The flagship of the icebreaker fleet, Urho has secured its position as the favourite of a great many professionals. With a combination of power and excellent maneuverability, Urho is able to provide reliable ice-breaking performance in the worst pack ice.
In a name-giving ceremony held on 5th March 1975, the president of Finland Urho Kekkonen named the largest and most powerful icebreaker built to that date “Urho”, his namesake. This was a watershed event in Finnish winter navigation: since Urho was commissioned, all 23 winter ports on Finnish coast have remained open for year-round navigation.
This big and powerful workhorse was a result of innovative thinking. For the first time in the world, a scale model was used in ice trials to help the design process. A test pool built in Vallila in Helsinki, with funding from Exxon, was used to simulate an icebreaker's ability to force a path through ice of even thickness, as well as through pack ice, before the ship's construction was begun.
Compared to its predecessors, the displacement of the vessels in the Urho class was 60 per cent higher, while their ice resistance was reduced by one-third. The fore propellers rotate inwards, thrusting water under the hull when the vessel is travelling forward. Water flowing along the vessel's sides helps to reduce friction between the ship's hull and ice.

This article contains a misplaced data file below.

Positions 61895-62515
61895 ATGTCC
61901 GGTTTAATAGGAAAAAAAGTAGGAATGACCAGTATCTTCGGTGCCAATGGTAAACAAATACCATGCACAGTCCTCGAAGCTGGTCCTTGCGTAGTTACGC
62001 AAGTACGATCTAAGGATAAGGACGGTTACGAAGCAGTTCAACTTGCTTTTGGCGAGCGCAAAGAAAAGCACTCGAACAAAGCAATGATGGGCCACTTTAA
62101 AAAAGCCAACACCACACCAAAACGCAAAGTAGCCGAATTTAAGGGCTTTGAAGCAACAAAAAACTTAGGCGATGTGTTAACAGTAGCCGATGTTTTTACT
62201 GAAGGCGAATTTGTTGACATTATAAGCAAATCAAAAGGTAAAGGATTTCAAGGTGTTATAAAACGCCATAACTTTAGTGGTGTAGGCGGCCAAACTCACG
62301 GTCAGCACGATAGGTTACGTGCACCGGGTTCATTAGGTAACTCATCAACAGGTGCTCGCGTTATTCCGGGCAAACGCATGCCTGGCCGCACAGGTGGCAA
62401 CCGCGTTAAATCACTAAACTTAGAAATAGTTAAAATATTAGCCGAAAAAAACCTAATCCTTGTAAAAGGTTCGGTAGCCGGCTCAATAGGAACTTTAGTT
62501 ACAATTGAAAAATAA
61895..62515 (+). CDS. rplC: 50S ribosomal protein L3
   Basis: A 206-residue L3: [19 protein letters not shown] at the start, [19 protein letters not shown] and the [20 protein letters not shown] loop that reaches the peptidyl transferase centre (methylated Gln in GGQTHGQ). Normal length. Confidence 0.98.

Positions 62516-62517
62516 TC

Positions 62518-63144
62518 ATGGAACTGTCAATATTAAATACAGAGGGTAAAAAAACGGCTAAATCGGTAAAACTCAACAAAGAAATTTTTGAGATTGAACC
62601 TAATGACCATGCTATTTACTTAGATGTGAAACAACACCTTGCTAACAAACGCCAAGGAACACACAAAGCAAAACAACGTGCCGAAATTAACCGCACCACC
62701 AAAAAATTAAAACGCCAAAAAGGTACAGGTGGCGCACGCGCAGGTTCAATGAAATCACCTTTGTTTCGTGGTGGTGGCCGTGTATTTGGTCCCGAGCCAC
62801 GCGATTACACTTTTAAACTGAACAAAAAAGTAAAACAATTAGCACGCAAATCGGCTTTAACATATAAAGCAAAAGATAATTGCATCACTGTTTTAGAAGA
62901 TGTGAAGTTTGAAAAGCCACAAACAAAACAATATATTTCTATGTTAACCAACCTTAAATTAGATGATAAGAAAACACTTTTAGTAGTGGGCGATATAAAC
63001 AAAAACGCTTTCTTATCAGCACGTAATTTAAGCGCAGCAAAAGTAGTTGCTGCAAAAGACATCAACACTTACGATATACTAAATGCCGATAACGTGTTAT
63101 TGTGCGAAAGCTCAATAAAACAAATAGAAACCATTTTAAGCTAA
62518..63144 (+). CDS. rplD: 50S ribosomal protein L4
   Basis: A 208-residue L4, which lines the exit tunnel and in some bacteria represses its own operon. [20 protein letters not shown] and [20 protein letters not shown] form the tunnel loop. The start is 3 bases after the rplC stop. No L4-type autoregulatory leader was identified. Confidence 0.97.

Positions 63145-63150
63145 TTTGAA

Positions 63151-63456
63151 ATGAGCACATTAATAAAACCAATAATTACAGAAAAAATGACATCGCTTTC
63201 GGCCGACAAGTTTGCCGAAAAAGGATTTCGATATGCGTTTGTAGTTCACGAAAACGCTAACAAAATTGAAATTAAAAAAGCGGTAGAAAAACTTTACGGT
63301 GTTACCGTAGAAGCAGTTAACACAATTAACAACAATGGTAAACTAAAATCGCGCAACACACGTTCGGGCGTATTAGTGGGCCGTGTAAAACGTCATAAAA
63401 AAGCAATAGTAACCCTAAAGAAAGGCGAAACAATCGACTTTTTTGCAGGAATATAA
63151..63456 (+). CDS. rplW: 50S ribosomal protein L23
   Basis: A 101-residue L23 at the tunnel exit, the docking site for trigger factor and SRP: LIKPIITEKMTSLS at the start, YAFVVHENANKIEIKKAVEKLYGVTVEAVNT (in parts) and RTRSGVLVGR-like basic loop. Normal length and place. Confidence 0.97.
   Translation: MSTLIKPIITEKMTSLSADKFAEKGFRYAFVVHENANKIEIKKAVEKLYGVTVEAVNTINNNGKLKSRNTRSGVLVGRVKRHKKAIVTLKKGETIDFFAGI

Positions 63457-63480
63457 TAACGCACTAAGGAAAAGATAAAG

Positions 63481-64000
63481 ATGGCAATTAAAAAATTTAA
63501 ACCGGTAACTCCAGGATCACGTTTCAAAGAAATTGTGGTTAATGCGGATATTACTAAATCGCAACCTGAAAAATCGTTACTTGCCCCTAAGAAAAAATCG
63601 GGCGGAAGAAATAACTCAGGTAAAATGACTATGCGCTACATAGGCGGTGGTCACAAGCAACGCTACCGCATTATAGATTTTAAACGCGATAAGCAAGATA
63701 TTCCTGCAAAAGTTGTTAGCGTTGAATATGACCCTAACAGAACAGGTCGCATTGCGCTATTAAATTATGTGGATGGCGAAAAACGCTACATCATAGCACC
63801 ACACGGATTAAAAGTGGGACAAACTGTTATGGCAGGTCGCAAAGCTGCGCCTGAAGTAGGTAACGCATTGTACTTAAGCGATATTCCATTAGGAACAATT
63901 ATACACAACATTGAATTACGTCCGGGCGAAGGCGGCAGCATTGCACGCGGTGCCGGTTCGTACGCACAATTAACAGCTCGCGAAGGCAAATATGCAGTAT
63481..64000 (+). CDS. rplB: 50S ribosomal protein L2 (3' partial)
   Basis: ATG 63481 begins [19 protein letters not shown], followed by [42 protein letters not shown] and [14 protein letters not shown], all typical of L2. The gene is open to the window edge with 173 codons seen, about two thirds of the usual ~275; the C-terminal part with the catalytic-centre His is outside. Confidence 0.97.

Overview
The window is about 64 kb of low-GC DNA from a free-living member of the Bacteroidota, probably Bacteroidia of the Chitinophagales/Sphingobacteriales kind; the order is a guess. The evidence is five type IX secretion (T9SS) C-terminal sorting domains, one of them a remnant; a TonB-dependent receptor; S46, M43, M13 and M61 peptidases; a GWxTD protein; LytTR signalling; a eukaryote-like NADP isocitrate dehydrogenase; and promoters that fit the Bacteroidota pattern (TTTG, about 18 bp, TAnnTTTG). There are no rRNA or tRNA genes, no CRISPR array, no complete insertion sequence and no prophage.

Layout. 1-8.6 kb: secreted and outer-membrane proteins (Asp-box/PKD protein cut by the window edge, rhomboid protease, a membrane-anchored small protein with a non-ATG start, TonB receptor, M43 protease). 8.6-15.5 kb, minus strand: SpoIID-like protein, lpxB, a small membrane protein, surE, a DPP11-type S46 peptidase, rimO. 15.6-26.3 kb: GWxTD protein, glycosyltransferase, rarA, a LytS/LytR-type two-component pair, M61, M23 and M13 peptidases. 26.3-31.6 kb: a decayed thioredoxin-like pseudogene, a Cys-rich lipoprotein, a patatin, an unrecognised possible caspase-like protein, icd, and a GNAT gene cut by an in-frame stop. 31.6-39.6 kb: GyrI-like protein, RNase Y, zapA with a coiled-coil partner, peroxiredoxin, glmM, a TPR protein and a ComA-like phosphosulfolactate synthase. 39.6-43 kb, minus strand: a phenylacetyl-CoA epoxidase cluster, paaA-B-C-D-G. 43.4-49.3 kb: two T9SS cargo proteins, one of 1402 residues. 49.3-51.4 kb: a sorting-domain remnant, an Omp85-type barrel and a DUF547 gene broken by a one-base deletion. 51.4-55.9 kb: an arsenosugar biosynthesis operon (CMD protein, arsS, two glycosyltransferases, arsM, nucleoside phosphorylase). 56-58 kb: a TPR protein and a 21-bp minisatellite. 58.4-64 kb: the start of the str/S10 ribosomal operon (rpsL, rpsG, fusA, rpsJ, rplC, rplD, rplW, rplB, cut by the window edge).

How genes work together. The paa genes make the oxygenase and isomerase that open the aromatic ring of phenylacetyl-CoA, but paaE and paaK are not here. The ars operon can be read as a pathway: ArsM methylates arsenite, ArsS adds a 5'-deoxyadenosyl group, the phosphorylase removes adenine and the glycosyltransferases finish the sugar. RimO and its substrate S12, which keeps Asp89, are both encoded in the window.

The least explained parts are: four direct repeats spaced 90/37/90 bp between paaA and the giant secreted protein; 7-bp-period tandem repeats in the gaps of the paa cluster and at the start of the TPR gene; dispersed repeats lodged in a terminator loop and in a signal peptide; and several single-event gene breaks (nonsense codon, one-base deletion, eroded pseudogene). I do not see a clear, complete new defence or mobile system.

The rear propellers rotate outwards, causing the crushed ice to be thrust under the unbroken ice sheet, allowing the broken channel to remain open. Furthermore, the icebreakers of the Urho class were constructed with a wider hull than traditional icebreakers, in response to the growing average size of ships navigating in the Baltic Sea.
Another novelty was the design of the bridge, which allows 360-degree visibility, making it easier to maintain visual contact with the ship on tow. The vessel is equipped with a heeling mechanism for improved ice-breaking capability in severe ice conditions. Three pumps transfer water onboard the vessel, allowing it to heel thirteen degrees in just 50 seconds.
Urho has four sister ships: the Finnish Sisu, and Atle, Ymer and Frej, which sail under the Swedish flag.
PR ship for the state of Finland
One of the design principles guiding Urho's construction was its planned role as a PR ship for the highest government executives. To this end, the vessel has two saunas, a swimming pool, a gym and a library.
Foreign heads of state, as well as high-level delegations, have been entertained in Urho's lounge. The interior of the ship is decorated with paintings by renowned Finnish artists.
For extra comfort, the quarters of the guests and the crew are located above deck, separate from the engine compartment, and not below the deck as on traditional icebreakers. This helps to muffle the noise of the engine and the ice.